Search thousands of recipes reviewed by home cooks like you.

Quince Jelly

Quince Jelly

  • Prep

  • Cook

  • Ready In


An old family recipe for quince jelly. Quince is a fruit related to apples and pears. It is quite tart, and cannot be eaten raw. This jelly is the perfect way to make use of the quince fruit.

Ingredients {{adjustedServings}} servings

Serving size has been adjusted!

Original recipe yields 32 servings



Amount per serving ({{servings}} total)

  • Calories:
  • 206 kcal
  • 10%
  • Fat:
  • 0 g
  • < 1%
  • Carbs:
  • 53.7g
  • 17%
  • Protein:
  • 0.2 g
  • < 1%
  • Cholesterol:
  • 0 mg
  • 0%
  • Sodium:
  • 2 mg
  • < 1%

Based on a 2,000 calorie diet


  1. Sterilize 8 (1/2 pint) jars in boiling water for at least 5 minutes, and have new lids ready.
  2. Place the quinces in a large pot, and pour in water. Bring to a boil, then reduce heat to low, and simmer, covered, for 15 minutes. Strain off 4 cups of the juice. Mix juice with sugar and lemon juice in a heavy pot, and bring to a boil over high heat, stirring constantly. Stir in pectin, and return to a boil. Boil for 1 full minute, stirring constantly. Remove from heat and skim off foam. Ladle into hot sterile jars, and process for 10 minutes in a hot water bath to seal. Refrigerate jelly after opening.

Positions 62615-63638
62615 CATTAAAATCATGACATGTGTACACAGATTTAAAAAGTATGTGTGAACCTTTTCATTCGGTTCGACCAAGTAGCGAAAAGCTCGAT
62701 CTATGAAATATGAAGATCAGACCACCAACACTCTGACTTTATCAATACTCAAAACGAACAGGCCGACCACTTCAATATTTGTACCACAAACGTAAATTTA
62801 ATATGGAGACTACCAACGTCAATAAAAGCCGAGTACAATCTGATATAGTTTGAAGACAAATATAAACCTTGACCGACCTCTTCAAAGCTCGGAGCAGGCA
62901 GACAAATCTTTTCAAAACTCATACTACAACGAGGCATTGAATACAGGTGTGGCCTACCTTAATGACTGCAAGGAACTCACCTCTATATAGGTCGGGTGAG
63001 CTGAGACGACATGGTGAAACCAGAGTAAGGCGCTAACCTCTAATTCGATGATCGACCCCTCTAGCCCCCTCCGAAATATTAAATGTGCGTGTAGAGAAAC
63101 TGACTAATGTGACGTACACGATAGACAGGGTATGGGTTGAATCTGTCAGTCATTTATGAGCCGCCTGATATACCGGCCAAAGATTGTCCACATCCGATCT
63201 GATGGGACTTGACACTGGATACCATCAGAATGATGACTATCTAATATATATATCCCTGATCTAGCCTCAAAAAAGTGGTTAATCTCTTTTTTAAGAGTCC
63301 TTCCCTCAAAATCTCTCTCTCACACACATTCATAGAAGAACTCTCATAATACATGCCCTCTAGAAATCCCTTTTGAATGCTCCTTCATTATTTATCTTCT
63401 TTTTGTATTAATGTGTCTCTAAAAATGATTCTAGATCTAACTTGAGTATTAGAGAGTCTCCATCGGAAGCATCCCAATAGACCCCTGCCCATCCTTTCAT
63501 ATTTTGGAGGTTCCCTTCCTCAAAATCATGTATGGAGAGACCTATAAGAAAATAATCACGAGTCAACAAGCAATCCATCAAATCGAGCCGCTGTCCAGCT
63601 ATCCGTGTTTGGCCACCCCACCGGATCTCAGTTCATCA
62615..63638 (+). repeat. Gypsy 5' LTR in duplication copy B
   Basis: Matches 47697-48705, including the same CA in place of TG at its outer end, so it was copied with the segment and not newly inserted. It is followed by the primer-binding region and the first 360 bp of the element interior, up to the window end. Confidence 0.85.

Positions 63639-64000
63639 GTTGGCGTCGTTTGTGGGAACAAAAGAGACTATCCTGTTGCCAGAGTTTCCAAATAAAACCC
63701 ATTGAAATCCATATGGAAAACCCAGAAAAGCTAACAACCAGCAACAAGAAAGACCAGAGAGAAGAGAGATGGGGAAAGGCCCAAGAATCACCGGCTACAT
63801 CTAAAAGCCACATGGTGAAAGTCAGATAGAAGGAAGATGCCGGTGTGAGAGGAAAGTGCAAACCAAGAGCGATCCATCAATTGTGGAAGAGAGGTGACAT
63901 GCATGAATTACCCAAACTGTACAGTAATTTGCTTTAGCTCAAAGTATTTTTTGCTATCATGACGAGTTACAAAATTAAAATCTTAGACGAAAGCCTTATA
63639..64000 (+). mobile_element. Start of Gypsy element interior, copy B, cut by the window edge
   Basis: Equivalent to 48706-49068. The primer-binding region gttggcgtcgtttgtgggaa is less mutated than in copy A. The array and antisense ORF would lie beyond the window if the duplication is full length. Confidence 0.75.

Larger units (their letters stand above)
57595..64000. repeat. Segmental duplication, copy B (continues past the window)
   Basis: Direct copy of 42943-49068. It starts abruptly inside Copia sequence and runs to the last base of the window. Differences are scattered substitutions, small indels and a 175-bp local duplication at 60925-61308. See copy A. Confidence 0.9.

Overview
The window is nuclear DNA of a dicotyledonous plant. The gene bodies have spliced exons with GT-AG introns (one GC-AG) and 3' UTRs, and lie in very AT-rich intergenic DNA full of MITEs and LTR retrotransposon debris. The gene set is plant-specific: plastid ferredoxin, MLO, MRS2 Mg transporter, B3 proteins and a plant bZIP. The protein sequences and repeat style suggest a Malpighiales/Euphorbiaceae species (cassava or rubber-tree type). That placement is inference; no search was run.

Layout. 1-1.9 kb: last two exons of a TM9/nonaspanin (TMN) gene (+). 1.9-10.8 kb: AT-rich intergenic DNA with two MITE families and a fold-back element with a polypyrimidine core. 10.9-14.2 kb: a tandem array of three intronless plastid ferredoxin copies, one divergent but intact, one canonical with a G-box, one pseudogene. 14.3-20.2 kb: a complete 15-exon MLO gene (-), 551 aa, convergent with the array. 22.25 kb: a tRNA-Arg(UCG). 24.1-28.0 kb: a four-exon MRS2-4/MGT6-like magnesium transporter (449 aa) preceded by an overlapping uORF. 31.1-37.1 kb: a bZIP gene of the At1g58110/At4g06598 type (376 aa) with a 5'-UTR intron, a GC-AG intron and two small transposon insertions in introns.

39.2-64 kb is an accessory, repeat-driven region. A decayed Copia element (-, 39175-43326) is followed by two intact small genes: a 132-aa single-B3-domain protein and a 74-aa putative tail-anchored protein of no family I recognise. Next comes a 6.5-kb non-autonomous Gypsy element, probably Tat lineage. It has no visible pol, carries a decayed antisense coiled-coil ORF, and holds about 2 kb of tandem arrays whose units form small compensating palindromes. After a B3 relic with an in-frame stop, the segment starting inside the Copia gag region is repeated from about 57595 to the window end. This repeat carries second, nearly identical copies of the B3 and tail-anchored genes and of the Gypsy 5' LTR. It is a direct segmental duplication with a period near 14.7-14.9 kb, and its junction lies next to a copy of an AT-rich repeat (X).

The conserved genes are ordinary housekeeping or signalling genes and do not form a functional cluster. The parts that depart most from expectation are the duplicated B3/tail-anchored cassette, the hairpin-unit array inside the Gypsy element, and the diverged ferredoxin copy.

3. Store sealed jars in a cool dark place. Refrigerate jelly after opening.
Rate recipe

Your rating



Grandma Jones

You don't really need to add pectin to quince jelly. Quince is tart enough that it supplies its own pectin. Just put the same amount of sugar in as you have liquid from cooking the quinces and cook to the jelly point. I think I'd simmer the quinces a little longer, too, and it looks to me like there ought to be more water. Quince/apple jelly is really delicious. Just substitute half of the quince liquid with pure apple juice. I would like to add, also, that there are two kinds of quince. There are the quince from a tree that grows approximately 10 feet tall. They look like a cross between an apple and a pear. The quince that grows on a short red-flowering bush are less tasty and, in my experience, are mostly seed and not all that pleasant to eat.


Actually you are not quite correct. Quince is wonderful eaten raw. Growing up in Germany it was a great summer treat for us kids. Yes, quince is quite tart, and it has a texture even grainier than pears. But it is delicious even raw.


No need to add pectin!!